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Waddell & Reed

John D. Martin

Measuring Risk

February 23, 2007

Measuring Risk
• What is risk?
• How does an individual investor evaluate risk?
• What are the basic risks of investing?
• How is risk measured?
• What are the methods of measuring risk?

What is risk?
In the investment world, risk means uncertainty. It refers to the possibility that you will lose your
investment or that an investment will yield less than its anticipated return. Simply stated, risk is the
degree of probability that an investment will make or lose money.

When evaluating risk, there are two important elements to understand. The first is the investor's
own ability to tolerate risk, and the second is the risk of the investment itself.

Why is it important (risk vs. return)?

When you make an investment, you plan to make money on that investment, or, more accurately,
earn a return. Risk and return are directly related. The higher the risk, the higher the potential
return, but also the greater the risk of loss. This fundamental principle is called the risk−return

How does an individual investor evaluate risk?

An investor must consider many factors when evaluating the risk of an investment or an investment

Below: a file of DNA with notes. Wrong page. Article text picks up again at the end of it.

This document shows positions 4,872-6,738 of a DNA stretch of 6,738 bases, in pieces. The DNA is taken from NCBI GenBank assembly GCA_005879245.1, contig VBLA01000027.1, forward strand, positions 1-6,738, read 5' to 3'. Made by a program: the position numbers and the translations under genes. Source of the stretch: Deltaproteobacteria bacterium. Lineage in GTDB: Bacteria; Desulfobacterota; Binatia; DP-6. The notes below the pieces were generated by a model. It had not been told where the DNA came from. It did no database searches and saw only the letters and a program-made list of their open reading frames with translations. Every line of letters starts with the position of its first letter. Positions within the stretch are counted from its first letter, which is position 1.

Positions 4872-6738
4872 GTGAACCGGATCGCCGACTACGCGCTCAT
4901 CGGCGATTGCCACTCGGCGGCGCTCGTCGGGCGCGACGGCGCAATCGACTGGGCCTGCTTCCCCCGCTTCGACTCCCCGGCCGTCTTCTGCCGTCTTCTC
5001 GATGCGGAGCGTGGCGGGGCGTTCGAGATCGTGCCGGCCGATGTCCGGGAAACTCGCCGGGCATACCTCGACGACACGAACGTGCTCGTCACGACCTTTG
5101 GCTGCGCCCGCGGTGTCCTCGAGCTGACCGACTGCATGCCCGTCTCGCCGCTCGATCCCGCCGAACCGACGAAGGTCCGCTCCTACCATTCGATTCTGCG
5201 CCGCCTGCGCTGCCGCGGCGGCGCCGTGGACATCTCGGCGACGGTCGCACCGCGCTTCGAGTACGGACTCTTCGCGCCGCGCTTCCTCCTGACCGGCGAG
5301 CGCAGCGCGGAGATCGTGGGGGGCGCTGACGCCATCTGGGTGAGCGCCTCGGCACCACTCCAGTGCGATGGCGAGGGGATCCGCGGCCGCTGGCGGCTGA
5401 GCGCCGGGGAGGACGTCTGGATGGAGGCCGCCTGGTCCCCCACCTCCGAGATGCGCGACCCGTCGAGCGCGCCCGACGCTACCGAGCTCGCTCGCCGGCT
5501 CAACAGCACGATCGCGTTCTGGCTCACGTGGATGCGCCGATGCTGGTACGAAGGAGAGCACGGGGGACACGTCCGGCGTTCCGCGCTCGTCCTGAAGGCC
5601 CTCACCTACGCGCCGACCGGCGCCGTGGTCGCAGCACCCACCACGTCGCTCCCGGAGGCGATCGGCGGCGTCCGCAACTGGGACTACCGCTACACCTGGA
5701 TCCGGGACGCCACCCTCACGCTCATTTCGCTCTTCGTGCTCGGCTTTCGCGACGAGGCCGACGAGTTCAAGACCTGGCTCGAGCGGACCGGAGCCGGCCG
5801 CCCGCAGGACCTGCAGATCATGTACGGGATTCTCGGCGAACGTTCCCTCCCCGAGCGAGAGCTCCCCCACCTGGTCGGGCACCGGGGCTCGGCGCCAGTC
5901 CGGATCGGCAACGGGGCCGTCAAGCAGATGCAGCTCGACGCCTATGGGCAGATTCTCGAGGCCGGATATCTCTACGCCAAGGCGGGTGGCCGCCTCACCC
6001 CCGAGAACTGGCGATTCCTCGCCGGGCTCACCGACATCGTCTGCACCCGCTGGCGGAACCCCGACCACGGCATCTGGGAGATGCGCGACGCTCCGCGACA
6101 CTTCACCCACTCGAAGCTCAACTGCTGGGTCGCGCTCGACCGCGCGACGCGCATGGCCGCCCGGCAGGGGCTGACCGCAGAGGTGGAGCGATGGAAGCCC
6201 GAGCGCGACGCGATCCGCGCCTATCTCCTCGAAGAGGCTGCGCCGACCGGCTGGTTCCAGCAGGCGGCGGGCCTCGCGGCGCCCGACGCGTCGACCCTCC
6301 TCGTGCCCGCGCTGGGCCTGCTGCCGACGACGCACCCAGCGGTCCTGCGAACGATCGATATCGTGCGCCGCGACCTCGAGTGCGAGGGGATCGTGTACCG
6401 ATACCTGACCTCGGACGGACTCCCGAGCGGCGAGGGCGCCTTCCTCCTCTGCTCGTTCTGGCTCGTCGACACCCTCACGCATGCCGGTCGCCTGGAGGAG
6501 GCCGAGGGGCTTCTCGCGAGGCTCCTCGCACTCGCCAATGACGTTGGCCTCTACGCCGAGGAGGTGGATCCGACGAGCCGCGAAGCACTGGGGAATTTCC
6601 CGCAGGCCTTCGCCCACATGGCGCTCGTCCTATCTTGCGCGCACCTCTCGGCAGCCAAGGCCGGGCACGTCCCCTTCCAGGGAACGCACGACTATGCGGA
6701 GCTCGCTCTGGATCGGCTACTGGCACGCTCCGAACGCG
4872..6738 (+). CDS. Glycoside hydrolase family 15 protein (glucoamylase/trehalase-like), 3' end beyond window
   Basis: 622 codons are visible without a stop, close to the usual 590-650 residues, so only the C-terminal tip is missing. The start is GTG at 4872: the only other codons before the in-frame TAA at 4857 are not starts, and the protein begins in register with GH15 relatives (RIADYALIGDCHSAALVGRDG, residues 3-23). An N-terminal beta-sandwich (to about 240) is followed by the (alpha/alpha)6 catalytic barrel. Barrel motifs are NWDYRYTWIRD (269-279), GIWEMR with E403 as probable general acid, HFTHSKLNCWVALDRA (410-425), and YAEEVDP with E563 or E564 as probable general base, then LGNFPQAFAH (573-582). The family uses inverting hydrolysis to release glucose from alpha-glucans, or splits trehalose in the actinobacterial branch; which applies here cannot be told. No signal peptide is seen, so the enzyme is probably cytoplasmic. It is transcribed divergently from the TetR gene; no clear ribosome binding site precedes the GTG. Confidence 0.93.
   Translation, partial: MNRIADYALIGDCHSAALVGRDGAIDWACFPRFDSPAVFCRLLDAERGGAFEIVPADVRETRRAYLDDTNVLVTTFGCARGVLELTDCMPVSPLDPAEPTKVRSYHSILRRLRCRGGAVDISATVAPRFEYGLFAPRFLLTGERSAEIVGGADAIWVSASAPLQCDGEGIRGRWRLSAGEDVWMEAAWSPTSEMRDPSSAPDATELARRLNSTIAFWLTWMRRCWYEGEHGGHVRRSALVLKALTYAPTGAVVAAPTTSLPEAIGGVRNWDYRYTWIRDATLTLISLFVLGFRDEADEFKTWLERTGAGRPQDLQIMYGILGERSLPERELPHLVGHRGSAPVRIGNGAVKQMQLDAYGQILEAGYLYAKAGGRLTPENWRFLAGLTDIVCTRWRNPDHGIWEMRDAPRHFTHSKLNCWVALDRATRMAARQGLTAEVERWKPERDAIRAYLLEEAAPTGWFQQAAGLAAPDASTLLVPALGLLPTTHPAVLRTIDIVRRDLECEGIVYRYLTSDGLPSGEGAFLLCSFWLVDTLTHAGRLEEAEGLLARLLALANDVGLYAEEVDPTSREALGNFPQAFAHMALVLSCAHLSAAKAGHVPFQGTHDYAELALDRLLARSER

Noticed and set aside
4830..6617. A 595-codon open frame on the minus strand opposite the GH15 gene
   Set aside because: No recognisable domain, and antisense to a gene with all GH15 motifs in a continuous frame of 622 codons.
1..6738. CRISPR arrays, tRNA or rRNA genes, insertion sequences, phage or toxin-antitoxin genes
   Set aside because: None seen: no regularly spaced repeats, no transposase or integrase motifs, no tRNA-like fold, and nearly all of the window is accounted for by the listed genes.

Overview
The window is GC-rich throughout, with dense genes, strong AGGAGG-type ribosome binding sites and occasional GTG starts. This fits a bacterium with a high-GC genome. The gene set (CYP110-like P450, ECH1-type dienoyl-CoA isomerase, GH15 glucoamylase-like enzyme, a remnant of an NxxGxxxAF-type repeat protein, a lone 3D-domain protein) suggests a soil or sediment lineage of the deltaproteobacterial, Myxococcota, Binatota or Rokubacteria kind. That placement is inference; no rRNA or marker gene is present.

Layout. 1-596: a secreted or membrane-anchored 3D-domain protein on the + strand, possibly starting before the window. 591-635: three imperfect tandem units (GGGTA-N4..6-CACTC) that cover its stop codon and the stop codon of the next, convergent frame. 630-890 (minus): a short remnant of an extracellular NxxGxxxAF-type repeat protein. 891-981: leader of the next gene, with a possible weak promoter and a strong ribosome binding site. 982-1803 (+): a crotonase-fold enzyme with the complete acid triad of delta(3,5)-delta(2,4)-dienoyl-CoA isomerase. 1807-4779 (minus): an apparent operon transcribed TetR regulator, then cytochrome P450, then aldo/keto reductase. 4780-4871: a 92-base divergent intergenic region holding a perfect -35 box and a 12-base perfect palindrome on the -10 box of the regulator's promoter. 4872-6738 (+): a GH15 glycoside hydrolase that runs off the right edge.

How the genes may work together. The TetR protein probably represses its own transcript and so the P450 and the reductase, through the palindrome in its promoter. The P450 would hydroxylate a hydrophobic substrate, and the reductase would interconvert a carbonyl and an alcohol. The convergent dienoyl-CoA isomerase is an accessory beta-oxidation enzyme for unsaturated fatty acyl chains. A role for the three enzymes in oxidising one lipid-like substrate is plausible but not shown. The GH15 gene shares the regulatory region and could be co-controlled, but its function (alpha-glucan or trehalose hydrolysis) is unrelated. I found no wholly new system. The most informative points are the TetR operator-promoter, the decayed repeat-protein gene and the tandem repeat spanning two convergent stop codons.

Identify financial goals

The first step in evaluating risk is to clearly define your financial goals. For example, if you are
young and plan for your investment to provide your retirement, you may be willing to assume more
risk in exchange for a higher expected return. However, if you have children who are reaching
college age, or you may otherwise need cash within a short time, you may not want to put money
into high−risk vehicles. Clarifying the reasons you want to invest can be a key component in
determining what level of risk you are comfortable assuming. The following questions may help you
to assess your financial goals:

• What do you plan to do with any money earned by the investment?

• How much money will you need?
• When will you need the money?
• Can you afford to forgo the expected return?